Cardinal George Pell’s lawyers have lodged a High Court challenge to his conviction, saying he was asked to prove the impossible by two appeal court judges. Source: The Australian.
His lawyers argue that Victoria’s Court of Appeal mistakenly reversed the onus of proof when hearing his case, forcing him to prove it was impossible for him to sexually assault two choirboys in a cathedral.
In their application, Cardinal Pell’s barristers, Bret Walker SC and Ruth Shann, said the two judges who upheld Cardinal Pell’s convictions “erred by finding their belief in the complainant required (Pell) to establish the offending was impossible in order to raise and leave a doubt”.
They further argued that there was reasonable doubt about the existence of an opportunity for the attack to have occurred.
Cardinal Pell was found guilty by a jury last year of sex offences against two teenage choirboys at St Patrick’s Cathedral after Solemn Mass in Melbourne in 1996.
His Pell’s appeal to the Victorian Court of Appeal was rejected last month in a 2-1 majority decision.
Chief judge Anne Ferguson and the president of the court Chris Maxwell found the surviving choirboy and complainant in the case was a truthful witness and the conviction should stand.
But judge Mark Weinberg found the complainant embellished his account at times and argued that the cardinal should be acquitted.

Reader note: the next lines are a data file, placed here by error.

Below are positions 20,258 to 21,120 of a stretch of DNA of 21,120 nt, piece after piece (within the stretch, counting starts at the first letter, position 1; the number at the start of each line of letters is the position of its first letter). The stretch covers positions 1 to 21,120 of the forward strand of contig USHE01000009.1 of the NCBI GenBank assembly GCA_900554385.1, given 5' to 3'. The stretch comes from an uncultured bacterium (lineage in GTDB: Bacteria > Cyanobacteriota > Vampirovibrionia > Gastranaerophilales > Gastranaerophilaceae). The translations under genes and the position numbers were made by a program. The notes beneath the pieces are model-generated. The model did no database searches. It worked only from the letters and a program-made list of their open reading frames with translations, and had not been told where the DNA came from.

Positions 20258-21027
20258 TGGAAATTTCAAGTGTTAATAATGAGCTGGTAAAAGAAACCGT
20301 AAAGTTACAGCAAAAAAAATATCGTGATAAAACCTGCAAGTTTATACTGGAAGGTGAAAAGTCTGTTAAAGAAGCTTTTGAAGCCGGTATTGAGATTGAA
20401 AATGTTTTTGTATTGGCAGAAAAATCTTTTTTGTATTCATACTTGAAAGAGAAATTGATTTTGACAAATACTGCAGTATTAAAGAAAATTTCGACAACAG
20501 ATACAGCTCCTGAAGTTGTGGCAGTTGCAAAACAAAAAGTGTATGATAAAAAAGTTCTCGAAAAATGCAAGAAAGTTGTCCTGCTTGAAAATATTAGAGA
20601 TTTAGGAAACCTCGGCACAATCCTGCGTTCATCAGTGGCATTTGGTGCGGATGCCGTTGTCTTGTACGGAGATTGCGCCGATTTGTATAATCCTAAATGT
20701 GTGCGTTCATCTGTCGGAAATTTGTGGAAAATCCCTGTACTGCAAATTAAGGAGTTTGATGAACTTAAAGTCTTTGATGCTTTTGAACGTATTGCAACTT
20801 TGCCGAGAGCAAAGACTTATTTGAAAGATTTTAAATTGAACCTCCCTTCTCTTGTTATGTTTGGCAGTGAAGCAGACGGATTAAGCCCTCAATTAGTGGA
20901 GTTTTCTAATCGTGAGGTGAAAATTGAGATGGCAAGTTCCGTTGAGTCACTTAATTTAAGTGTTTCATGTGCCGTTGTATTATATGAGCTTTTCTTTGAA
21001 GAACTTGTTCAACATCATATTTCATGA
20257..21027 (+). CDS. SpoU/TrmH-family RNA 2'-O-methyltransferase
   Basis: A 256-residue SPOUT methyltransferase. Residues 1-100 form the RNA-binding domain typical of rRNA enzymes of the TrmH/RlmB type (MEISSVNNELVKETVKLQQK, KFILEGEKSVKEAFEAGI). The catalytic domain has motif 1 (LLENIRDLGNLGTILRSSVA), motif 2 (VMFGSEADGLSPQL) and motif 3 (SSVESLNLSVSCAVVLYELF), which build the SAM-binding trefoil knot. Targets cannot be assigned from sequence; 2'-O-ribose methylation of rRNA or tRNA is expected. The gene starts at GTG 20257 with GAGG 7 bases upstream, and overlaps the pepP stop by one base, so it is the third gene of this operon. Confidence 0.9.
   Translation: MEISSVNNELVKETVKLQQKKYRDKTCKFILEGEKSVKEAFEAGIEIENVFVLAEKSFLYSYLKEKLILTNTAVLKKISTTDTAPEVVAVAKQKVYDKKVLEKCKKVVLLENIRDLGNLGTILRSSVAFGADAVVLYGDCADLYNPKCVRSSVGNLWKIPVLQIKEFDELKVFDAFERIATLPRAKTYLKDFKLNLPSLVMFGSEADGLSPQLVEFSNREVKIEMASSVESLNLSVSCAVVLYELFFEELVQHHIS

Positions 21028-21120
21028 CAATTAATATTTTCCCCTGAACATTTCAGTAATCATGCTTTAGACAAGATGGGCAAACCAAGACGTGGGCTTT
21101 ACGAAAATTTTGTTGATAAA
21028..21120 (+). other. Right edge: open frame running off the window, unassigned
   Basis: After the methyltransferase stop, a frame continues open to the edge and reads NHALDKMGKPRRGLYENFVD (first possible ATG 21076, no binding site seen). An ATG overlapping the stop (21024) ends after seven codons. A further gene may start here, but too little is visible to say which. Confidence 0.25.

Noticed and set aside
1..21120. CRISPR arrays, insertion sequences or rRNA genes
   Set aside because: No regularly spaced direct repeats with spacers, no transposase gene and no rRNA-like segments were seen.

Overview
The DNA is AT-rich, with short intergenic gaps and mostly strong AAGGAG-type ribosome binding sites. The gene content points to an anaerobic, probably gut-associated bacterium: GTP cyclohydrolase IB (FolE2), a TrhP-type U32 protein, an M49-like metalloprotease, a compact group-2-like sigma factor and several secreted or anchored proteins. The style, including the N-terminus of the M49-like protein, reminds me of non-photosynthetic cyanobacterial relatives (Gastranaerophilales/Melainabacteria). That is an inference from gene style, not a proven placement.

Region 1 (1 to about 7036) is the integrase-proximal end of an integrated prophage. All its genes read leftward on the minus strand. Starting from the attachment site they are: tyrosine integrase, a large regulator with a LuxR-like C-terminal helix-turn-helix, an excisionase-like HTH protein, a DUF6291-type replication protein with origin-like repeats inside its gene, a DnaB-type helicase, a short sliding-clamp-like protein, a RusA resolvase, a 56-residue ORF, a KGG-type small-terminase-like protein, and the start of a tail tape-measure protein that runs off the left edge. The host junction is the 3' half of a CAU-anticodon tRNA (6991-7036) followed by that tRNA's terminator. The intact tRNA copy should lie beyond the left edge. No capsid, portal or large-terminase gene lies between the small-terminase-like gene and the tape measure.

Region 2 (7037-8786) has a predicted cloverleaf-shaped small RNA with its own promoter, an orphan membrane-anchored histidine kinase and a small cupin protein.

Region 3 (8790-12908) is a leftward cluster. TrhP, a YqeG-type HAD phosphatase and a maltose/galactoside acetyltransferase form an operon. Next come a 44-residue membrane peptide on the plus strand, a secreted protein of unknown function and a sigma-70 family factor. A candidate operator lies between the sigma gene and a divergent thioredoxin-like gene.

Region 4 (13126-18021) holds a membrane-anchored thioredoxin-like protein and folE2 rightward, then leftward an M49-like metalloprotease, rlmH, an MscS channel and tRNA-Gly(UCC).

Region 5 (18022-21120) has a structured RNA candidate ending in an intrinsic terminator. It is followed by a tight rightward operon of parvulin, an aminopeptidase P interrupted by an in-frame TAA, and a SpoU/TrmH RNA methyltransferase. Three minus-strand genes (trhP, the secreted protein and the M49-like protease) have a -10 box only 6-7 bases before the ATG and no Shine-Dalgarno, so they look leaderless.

There is no guarantee the High Court will hear the case; that decision will be made by a panel of two or three judges in a special leave hearing.
In their appeal application, Cardinal Pell’s legal team claim justices Ferguson and Maxwell, referred to as the majority, examined each piece of evidence in isolation to determine whether the jury should doubt the allegations. The lawyers claim this was an error in approach that “infected” the treatment of the body of evidence, which contradicted the choirboy’s account.
“Though the majority said … that there was no onus on (Pell) to prove impossibility that is precisely what their analysis required him to do,” the application states.
They argued that the approach taken by the majority judges required Cardinal Pell to “establish actual innocence”, rather than “merely pointing to doubt”.
“This was a reversal of the onus and standard of proof.”
Justice Weinberg’s dissenting judgment should be accepted as a correct interpretation of the evidence, Cardinal Pell’s lawyers argue, saying that an inability to find the complainant a liar didn’t determine proof beyond reasonable doubt.
Cardinal George Pell lodges High Court appeal (The Australian)
A state’s system of justice put on trial (The Australian)
George Pell lodges High Court appeal (The Age)